Game Development Reference
In-Depth Information
Once this error is defined, how would you define a precision that is sufficient for
a given application?
Lastly, the current meshes created by 3D digitizer systems are really huge (the
Digital Michelangelo project obtains models with several thousand million poly-
gons (Levoy et al., 2000)) and cannot even be loaded in the memory of a single
holder. Structuring the meshes and random access to their elements is thus one of
the new elements of research in the field of decimation.
A large variety of mesh decimation techniques, not just from the field of computer
graphics, is available in the literature. Thus, the finite element techniques which involve
meshing the surface or the volume of an object also use decimation.
Historically, we can differentiate between two types of approaches: Those who are
a sub-unit of an existing mesh and those who recreate a newmesh. Schröder's approach
(Schröder et al., 1992) appears to be the simplest approach. It includes selecting one of
the vertices of the mesh, removing it and then re-triangulating the surface around this
vertex. On the other hand, Turk (1992) prefers generating new vertices in the regions
of the surface; here the number of vertices generated depends on the local curvature of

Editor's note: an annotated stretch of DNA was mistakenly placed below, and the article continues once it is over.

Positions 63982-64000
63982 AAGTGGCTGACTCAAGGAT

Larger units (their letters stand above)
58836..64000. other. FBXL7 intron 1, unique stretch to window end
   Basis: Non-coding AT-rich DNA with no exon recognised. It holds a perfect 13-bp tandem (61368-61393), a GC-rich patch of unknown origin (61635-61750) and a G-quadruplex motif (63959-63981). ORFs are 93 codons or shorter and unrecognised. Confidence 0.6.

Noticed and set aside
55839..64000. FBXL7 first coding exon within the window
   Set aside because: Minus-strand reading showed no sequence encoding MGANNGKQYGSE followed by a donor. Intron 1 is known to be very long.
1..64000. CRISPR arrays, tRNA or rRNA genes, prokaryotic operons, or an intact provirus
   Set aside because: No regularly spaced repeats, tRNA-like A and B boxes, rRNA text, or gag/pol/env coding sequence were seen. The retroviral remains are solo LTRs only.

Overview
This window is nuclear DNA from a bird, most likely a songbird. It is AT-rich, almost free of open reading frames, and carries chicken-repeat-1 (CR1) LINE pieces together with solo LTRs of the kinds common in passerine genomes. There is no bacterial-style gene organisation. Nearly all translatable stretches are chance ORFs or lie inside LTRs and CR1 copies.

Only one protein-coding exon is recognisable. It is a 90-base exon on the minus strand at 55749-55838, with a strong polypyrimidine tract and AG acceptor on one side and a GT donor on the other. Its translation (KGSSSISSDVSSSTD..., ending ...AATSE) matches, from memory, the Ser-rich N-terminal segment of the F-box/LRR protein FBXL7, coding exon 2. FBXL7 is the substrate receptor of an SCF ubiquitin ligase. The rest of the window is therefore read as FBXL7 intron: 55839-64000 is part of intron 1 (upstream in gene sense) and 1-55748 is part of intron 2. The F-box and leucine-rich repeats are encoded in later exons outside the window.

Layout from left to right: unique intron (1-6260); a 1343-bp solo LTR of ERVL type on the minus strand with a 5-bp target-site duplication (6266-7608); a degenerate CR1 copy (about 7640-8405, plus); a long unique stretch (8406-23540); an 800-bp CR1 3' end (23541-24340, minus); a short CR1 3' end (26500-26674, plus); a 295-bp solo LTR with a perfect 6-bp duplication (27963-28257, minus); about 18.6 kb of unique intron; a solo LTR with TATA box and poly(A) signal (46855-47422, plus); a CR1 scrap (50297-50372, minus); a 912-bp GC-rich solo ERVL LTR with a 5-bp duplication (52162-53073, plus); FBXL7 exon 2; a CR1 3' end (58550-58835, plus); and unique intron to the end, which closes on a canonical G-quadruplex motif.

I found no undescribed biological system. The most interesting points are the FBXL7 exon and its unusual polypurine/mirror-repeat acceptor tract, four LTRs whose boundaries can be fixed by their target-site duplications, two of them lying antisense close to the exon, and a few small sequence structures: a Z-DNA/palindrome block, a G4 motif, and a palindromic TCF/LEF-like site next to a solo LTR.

the surface. The new points are re-triangulated. This method guarantees that triangles
with good properties are generated, but does not guarantee a good approximation of
the initial mesh.
14.4.3.1 Incremental algorithms
The incremental algorithm of Schröder (Schröder et al., 1992) is parameterised with
an error limit
which does not give a maximum, but a minimum! The general pattern
of the algorithm is as follows:
Repeat
find a region whose error is less than
a
remove the triangles from the region
re-triangulate the region
Until no acceptable region is found
Unfortunately, this method does not provide a limit on the distance between the
initial mesh and the final mesh. Besides, the transformations applied to solve a global
problem are local. There are extensions to this algorithm, which consider this prob-
lem: It involves using queue mechanisms to establish a hierarchy of transformations as
per their use. There too, no global minimisation property is provided for. The question
of the choice of triangles to be eliminated remains unresolved. Schröder differentiates
between various types of triangles, as shown in figure 14.15. He applies conditions
on the connectivity of vertices and edges. The triangles considered by his algorithm
are the first two in the figure, the other two are not considered to be acceptable.
The algorithms of decimation, just like Schröder's algorithm, very rarely process the
non-acceptable triangles.
14.4.3.2 Operators
In the previous section we saw that triangles from the selected regions are removed.
Algorithms are often limited to a small number of operators, if possible reversal (this